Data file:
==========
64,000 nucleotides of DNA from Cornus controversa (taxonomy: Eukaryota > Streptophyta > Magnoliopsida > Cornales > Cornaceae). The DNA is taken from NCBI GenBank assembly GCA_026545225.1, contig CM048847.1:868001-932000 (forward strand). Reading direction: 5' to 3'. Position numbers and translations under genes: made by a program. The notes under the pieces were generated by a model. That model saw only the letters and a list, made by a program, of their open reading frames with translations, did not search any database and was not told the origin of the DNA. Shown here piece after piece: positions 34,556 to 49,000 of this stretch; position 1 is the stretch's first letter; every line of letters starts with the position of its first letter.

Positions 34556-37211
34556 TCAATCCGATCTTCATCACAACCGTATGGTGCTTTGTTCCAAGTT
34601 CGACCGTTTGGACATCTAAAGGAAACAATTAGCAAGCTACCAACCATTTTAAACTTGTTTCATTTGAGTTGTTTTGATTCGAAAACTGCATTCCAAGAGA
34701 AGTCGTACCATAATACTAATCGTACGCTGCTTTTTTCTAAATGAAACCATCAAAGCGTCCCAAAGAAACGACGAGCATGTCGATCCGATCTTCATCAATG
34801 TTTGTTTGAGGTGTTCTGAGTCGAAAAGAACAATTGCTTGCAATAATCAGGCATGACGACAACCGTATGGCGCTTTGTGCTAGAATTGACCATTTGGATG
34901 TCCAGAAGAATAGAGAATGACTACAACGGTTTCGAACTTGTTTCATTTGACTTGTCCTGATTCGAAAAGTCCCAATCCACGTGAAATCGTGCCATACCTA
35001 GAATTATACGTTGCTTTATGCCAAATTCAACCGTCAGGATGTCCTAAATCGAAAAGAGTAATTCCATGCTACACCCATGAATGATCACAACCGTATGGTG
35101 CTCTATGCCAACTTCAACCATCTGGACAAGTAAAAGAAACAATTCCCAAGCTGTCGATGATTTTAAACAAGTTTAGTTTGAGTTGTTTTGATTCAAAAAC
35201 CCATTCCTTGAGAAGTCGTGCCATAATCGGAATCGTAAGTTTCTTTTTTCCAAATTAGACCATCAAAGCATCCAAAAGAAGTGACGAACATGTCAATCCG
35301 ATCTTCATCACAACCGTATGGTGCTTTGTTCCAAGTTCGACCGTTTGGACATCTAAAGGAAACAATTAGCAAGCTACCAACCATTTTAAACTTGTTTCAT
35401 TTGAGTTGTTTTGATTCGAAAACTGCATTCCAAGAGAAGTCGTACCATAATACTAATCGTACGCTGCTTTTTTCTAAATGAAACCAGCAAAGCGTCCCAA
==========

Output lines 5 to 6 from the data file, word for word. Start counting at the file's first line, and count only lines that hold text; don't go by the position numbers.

34701 AGTCGTACCATAATACTAATCGTACGCTGCTTTTTTCTAAATGAAACCATCAAAGCGTCCCAAAGAAACGACGAGCATGTCGATCCGATCTTCATCAATG
34801 TTTGTTTGAGGTGTTCTGAGTCGAAAAGAACAATTGCTTGCAATAATCAGGCATGACGACAACCGTATGGCGCTTTGTGCTAGAATTGACCATTTGGATG